Blockbuster Is Dead. Long Live The Stream!



rexusa_197084n1Photo: Greg Watts/REX USA.
Blockbuster is going the way of the dodo. Yesterday, DISH Network, which purchased the company in 2011, announced it would shutter its 303 Blockbuster retail stores in the U.S. This hardly comes as a surprise, though. In fact, unless you live in San Antonio, El Paso, Las Vegas, or Anchorage, you probably haven't even seen an outpost of the store in the last few years. The company has been on a sharp decline from its heights at the top of the movie-rental business in the 1990s, when it had more than 9,000 stores globally. A year after Blockbuster filed for bankruptcy in order to escape a $1 billion debt, DISH acquired its remaining 1,700 locations, only to close most of them in the last few years.

With Blockbuster's demise comes the end of an era, of sorts. The movie-rental outlet couldn't compete with the Netflix juggernaut and other streaming services, as technology has made its DVDs and VHS tapes obsolete. (And, even if you do still want a DVD, Netflix can probably deliver it to your door.) The days when you could spend an hour deciding between renting Arachnophobia for the 30th time or Jaws 3-D for the 40th time have long faded away, as has Blockbuster's movie-theater-style selection of overpriced confections and bags of Act II microwavable popcorn.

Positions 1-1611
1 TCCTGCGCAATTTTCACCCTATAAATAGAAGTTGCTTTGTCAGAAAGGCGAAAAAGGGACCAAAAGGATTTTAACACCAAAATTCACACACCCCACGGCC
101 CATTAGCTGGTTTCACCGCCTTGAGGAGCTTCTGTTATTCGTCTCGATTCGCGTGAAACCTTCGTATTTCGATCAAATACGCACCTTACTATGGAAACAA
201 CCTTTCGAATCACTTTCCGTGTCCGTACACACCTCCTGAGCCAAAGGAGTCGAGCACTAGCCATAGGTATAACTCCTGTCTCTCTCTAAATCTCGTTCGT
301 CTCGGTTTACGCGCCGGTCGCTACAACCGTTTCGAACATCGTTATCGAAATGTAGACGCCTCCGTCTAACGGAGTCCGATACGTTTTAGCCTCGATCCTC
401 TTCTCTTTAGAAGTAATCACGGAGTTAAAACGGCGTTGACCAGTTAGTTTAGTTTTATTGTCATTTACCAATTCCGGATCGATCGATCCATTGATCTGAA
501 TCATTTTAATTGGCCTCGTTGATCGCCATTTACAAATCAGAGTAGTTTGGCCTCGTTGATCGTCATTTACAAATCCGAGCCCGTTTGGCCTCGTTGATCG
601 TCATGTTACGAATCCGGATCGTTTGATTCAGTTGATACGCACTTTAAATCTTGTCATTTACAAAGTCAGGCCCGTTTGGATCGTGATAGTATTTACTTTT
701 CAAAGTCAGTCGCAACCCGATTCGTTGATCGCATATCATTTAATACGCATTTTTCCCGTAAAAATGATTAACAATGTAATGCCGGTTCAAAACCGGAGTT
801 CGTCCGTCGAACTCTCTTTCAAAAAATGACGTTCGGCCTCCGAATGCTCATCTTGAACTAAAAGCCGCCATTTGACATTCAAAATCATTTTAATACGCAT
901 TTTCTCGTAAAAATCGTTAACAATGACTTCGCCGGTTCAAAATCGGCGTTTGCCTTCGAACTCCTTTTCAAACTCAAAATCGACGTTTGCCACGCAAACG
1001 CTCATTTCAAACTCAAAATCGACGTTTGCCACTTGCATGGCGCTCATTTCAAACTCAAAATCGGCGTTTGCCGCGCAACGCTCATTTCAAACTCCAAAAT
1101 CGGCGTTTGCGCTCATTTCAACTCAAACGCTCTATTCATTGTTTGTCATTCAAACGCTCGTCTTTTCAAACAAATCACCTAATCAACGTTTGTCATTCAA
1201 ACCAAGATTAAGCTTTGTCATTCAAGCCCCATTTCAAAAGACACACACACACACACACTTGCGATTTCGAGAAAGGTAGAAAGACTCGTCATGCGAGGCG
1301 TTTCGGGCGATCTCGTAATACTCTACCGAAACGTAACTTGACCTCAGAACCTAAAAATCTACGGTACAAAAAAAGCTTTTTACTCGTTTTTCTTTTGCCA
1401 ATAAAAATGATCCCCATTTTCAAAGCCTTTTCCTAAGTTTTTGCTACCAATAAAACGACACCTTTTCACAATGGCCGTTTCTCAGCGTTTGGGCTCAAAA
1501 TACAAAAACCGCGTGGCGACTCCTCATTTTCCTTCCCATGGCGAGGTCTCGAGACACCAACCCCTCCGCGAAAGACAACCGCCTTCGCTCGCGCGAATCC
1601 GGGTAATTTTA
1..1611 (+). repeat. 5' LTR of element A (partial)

Those were happy days, surely. They were also days wracked with late fees and stress about incurring those late fees, desperate searches for missing cassettes on return day, and leering looks from the store's employees when you tried to deftly sneak a copy of, say, Emmanuelle in Space in between copies of Housesitter and Death Becomes Her.

Now, however, we have access to almost any kind of film we want. We have the long tail, which isn't limited by what the majority wants to watch. We have art-house films, foreign films, and short films that would have never seen the mainstream rental shelves in America. (Let's not even get started on how many small, independent rental stores were put out of business by Blockbuster's corporate steamrolling.) Blockbuster also had a long-standing policy of not carrying NC-17 films or many unrated films it felt might fall into that territory. Do we really need our viewing habits policed like that?

The relative amount of privacy afforded by streaming technology allows us to watch Wall-E back-to-back with Wild Things without having to answer to anyone but ourselves. That is a fine thing indeed.

As for the candy and popcorn? There's always Amazon. (CNN)